Patrick Moore to Brian Cox - A history of TV science
Poor old science. Despite being responsible for the greatest invention known to man, the television, selling science to a TV audience is not as easy as it should be.
The sad truth is that someone has to be able to stop channels being changed once the "s-word" is mentioned. Who better placed than the presenter?
It was so different in the 1950s, when the BBC had a captive audience. Perhaps this is one reason that the presenters were, for want of a better word, dull.
Television had not yet learned to trust scientists with presenting, and perhaps with good reason.
"A lot of scientists," says Blue Peter's science expert Steve Mould, "are not necessarily great on camera."
In those formative years, the BBC did not know what a television programme should look like. So for science we had balding middle-aged men in suits, looking like bank managers, interviewing guest scientists who looked much the same.
Looking back through the eyes of modernity, these programmes are wonderfully kitsch.
The enduring star of this era is Sir Patrick Moore, an enthusiastic amateur astronomer capable of reflecting the excitement of the space race, while also being the authoritative voice of his science.
His big break came with the debut of The Sky at Night in 1957, a programme that he presents to this day.
David Attenborough is in no doubt as to the secret of the programme's longevity:
"Obviously Patrick Moore was the reason... he had this blazing enthusiasm which came right through the television set."
For all his eccentricity and despite his amateur background, Sir Patrick Moore proved that some scientists at least could communicate effectively with a general audience without the mediation of a presenter.
But not every school of science had its own Patrick Moore, so in most cases the non-scientist presenter-led format sustained.
Although a step back for the scientist equality movement, it was a coup for audiences, who were treated to the incomparable Raymond Baxter.
He emerged like the suave former Spitfire pilot that he actually was to make science palatable with his smooth delivery and dulcet tones. Scientists were to wait until the big budget series of the 1970s to revel in the spotlight.
Jacob Bronowski's The Ascent of Man, a chronology of scientific achievement, remains for many a pinnacle of science programming.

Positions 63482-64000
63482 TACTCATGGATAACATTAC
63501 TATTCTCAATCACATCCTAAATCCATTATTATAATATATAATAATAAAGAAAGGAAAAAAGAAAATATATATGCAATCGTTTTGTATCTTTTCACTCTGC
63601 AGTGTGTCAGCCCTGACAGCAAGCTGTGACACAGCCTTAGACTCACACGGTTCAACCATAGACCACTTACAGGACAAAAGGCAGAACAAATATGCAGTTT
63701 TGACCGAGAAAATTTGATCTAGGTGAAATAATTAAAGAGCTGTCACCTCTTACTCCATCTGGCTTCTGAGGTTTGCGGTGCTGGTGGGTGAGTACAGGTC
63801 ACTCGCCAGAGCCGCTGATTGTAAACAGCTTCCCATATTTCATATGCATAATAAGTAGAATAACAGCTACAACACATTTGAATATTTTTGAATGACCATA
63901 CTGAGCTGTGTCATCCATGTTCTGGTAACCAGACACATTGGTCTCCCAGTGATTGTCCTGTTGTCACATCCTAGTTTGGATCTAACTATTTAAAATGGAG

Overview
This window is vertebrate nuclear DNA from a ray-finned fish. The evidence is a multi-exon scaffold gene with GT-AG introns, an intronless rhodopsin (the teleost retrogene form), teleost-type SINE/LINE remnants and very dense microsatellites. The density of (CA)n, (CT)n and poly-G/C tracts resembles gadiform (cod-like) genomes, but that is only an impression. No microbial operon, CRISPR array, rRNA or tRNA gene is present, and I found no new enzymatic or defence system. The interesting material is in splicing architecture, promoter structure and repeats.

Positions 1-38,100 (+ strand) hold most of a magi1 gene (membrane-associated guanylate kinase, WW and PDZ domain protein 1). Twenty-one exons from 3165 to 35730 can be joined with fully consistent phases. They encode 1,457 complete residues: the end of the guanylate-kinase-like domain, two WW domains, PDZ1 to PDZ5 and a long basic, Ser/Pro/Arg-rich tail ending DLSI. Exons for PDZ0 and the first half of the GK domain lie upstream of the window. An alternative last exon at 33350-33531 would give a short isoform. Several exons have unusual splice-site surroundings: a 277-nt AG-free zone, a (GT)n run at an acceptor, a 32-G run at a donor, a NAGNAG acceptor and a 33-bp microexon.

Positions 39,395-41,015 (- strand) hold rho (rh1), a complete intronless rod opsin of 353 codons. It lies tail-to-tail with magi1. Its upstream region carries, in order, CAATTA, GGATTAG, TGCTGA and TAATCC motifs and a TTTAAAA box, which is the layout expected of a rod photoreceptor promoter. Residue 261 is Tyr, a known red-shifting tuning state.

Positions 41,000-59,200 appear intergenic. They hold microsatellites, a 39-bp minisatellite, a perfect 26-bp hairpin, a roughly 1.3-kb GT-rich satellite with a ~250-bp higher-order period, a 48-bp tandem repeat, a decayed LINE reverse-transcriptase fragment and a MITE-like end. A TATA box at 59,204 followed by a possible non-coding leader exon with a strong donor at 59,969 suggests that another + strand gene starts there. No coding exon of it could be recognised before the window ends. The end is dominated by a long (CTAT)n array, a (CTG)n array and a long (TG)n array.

A mathematician, biologist and historian of science, Bronowski's often unscripted monologues had the power to be educational yet moving in equal measure.
Robert Winston remembers the scene from Auschwitz in which Bronowski, "talked about the Holocaust, and how the implication was that technology had destroyed human life," as "one of the great moments of television".
From there we moved into an era where three distinct schools of science presentation emerged.
One continued with the science-presenter-as-normal-person/scientist, a lineage that thankfully flourishes today - Professor von Hagens from Channel 4's Autopsy notwithstanding.
We also had "the character" wherein eccentricity was paramount. For example, German scientist Heinz Wolff who made science fun with the slightly nutty The Great Egg Race, and Magnus Pyke, who spent much of the 1980s waving his arms and generally playing up to the mad scientist stereotype.
Geologist and TV presenter, Professor Iain Stewart still feels the effects, saying "the rest of us are always having to fight off the idea that we're these boffins".
Tweed and flares
Our third school of science presentation is our most distinct, our most ridiculed and perhaps our most sorely missed.
Like a rival species of early hominid squeezed out of existence by evolution, the Open University presenter is no longer with us.
End Quote Johnny Ball Children's television presenter
Very few scientists are good presenters, and very few presenters happen to be scientists”
The late night broadcasts were a low budget law unto themselves, with reluctant professors thrust uncomfortably in front of the camera.
Out went the fun and in came a return to the dry lecture-as-TV-show style of presentation - this time with added facial hair, comb-overs, tweed jackets, and flares.
Even if you did not understand a word - and, to be fair, it was aimed at real students of science - it was hard to dislike what Jim Al-Khalili, theoretical physicist and TV presenter describes as "the undiluted geekiness of it".
Things are so much better now.
For a start, women get to present real science on TV and not just do domestic features on Tomorrow's World.
Children's science TV's Johnny Ball is quite right when he says that, "very few scientists are good presenters, and very few presenters happen to be scientists", but we certainly have more of them this side of the millennium.
We might have had a small taste of this in the past, but Jacob Bronowski's calendar was never going to sell as well as that of today's science poster boy, Brian Cox.
But shallow though today's world is, it is not just about the looks, it is about showing that scientists are just normal people - really, really clever normal people.
Brian Cox, Iain Stewart, Alice Roberts, Liz Bonnin, to name but a few, all know their science, love their science, and love communicating it to us. And the more they do, the more we love watching it.